How can I make sure to be compliant with copyright laws?

Q: I run a small studio and hold one recital per year. What is the least expensive and least time-consuming way to make sure I am compliant with the copyright laws?

—Ally Decker

Dance Ally, Gig Harbor, WA
 

 

A: “Your dance studio should purchase a ‘blanket license’ for all the music at the three biggest performing rights organizations: American Society of Composers, Authors and Publishers (ASCAP), Broadcast Music Inc. (BMI) and SESAC. These groups license millions of songs, and this license fee is usually based on two factors: the type of dance performed and the number of students at your studio. For example, if tap, ballet and acrobatics are taught at a studio with 100 students, the 2010 annual ASCAP fee would be $184.11. These rights will cover music that is used at the studio for classes and rehearsals, and for most recitals.

 

“Even if you’ve already bought the general rights to all three organizations, you may also need to contact the publishers of the songs, depending on how the work is being performed. If a recital is considered dramatic or has a narrative (e.g. musicals), ASCAP, BMI or SESAC can’t license it. The song’s publishers have to. For example, it may be considered a narrative if your recital has a theme. Ultimately, the decision about whether it’s dramatic or non-dramatic lies with the publisher, so your default should always be to ask either a performing rights organization or the publisher directly. You do yourself much more of a disservice by not checking.

 

“You can find out which publishing companies to call by contacting the performing rights organization where the song’s writer is a member. You can either call or type in a song name on their website databases (ASCAP.com, BMI.com and SESAC.com) to find publisher information. But don’t worry; even if you’re using 30 songs, you will probably only have to make a few calls to major publishing companies. And you most likely will not be charged a ridiculous amount to use a song. More often than not, there will be either no fee at all or it will be extremely nominal. And, in general, the smaller your recital is, the less you will have to pay.”

 

Andrew P. Sparkler is associate director of Legal Corporate at ASCAP.

 

Another idea: If you’re a member of a dance teacher organization like Dance Educators of America, Dance Masters of America or any state teachers organization, your membership generally gets you discounted licensing fees for all the songs on ASCAP, BMI and SESAC’s databases.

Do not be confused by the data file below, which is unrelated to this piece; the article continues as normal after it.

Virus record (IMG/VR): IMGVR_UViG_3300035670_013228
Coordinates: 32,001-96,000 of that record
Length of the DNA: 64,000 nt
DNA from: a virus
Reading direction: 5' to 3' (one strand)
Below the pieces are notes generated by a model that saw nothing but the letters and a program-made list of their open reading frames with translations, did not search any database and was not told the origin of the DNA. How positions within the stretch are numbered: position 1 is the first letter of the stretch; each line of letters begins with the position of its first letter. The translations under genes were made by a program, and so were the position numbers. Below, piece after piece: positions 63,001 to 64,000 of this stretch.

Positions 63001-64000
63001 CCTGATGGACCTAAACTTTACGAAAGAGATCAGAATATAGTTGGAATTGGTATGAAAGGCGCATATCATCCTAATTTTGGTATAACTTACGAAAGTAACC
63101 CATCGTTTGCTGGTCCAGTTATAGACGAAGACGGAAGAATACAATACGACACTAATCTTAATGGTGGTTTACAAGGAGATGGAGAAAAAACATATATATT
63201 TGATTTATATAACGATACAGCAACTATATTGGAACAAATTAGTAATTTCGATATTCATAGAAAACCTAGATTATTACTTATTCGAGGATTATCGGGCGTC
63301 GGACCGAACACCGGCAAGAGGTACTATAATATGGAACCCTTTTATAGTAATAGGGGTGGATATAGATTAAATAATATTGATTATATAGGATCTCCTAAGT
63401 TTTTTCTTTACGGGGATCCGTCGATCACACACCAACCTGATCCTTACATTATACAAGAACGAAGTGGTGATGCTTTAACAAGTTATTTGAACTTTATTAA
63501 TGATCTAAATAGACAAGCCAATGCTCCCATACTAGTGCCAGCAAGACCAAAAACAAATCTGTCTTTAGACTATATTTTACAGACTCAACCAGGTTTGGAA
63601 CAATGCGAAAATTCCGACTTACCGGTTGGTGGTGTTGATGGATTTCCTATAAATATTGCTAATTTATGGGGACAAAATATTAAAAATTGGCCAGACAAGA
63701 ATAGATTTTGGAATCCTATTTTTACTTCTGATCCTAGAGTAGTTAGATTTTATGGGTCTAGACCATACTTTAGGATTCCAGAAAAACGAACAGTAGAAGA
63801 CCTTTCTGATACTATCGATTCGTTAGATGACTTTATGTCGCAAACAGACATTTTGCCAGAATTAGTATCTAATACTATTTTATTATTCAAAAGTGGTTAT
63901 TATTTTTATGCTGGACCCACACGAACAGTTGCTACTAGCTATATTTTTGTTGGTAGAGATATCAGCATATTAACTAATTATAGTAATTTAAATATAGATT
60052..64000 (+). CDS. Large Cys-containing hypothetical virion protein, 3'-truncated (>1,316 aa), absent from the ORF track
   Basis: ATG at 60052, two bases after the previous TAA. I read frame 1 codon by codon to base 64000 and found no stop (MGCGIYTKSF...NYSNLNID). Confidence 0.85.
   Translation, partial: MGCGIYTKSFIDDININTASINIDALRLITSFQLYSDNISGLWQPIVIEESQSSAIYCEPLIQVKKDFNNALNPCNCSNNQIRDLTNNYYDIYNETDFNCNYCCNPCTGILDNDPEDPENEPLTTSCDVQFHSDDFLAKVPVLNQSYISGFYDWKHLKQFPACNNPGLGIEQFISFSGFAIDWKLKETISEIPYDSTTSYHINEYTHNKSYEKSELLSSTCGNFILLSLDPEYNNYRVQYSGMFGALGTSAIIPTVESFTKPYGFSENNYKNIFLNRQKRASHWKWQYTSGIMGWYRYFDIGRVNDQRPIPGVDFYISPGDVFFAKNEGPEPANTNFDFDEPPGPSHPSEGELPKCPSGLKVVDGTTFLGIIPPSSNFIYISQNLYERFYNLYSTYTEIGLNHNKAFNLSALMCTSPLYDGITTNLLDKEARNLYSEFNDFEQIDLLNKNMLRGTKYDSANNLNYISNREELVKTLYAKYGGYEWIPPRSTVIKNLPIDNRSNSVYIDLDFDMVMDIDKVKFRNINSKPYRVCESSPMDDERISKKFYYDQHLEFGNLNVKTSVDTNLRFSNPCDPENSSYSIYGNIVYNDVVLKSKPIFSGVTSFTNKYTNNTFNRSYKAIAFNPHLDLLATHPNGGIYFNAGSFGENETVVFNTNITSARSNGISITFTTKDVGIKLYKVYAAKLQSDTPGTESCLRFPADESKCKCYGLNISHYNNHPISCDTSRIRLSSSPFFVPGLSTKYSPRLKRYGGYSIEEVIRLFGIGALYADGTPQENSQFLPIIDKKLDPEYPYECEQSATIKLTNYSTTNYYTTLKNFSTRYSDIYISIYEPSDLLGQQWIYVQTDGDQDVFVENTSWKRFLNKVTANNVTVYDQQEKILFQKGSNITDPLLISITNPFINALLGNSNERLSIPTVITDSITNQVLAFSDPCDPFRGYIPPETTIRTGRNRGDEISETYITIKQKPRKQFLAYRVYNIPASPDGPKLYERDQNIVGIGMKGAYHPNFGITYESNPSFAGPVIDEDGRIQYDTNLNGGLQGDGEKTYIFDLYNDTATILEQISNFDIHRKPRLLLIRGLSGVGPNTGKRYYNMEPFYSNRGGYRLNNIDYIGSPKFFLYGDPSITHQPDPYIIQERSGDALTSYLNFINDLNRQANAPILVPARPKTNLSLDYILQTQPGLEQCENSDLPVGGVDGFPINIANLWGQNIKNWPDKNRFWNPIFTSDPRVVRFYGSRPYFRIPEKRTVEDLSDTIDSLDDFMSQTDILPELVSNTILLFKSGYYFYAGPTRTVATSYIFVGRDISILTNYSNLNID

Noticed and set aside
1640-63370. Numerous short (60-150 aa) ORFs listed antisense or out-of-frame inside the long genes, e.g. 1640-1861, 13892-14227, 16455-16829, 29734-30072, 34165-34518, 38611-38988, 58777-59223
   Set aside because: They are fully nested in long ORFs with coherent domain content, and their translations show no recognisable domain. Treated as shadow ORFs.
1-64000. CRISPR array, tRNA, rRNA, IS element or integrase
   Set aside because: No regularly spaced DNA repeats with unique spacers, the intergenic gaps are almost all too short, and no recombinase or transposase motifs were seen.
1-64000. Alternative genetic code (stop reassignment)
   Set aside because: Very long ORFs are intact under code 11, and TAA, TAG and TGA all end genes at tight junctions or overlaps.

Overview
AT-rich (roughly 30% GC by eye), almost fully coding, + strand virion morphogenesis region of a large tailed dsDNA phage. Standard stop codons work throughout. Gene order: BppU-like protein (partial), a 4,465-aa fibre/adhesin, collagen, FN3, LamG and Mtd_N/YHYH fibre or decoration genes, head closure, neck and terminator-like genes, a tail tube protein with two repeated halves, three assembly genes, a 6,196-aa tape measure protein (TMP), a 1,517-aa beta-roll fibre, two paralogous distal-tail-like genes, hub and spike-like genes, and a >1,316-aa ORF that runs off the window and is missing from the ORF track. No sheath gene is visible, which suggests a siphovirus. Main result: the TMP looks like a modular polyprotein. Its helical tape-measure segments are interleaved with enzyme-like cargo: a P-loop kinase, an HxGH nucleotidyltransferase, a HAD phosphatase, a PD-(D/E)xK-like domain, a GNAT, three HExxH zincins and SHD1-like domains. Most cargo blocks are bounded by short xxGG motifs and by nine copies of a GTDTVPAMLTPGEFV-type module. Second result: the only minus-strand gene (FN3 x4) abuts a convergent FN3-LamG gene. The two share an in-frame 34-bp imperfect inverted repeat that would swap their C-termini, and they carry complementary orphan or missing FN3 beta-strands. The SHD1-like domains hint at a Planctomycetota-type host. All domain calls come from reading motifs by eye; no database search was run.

Photo: Dance Ally students (by and courtesy of Ally Decker)

Teacher Voices
Getty Images

As many dance teachers begin another semester of virtual teaching, it is time to acknowledge the fact that virtual classes aren't actually accessible to all students.

When schools and studios launched their virtual dance programs at the beginning of the pandemic, many operated under the assumption that all their students would be able to take class online. But in reality, lack of access to technology and Wi-Fi is a major issue for many low-income students across the country, in many cases cutting them off from the classes and resources their peers can enjoy from home.

Keep reading... Show less
Dance Teacher Awards

Who knew that a virtual awards ceremony could bring our community together in such a powerful way?

Last night, we celebrated the annual Dance Teacher Awards, held virtually for the first time. Though it was different from what we're used to, this new setting inspired us to get creative in celebrating our six extraordinary honorees. In fact, one of the most enlivening parts of the event was one that could only happen in a Zoom room: Watching as countless tributes, stories and congratulations poured in on the chat throughout the event. Seeing firsthand the impact our awardees have had on so many lives reminded us why we chose to honor them.

If you missed the Awards (or just want to relive them), you're in luck—they are now available to watch on-demand. We rounded up some of the highlights:

Keep reading... Show less
News
Rambert artistic director Benoit Swan Pouffer had input on the new Rambert Grades curriculum. Photo by Camilla Greenwell, Courtesy Rambert

British dance company and school Rambert has launched a new contemporary-dance training syllabus. Rambert Grades is intended to set a benchmark in contemporary-dance training, focused on three strands: performance, technique and creativity. Moving beyond the Graham and Cunningham techniques that form the basis of most modern-dance training in the UK, it includes contributions from current high-profile choreographers Hofesh Shechter, Alesandra Seutin and Rambert artistic director Benoit Swan Pouffer.

Keep reading... Show less

Get Dance Business Weekly in your inbox

Sign Up Used in accordance with our Privacy Policy.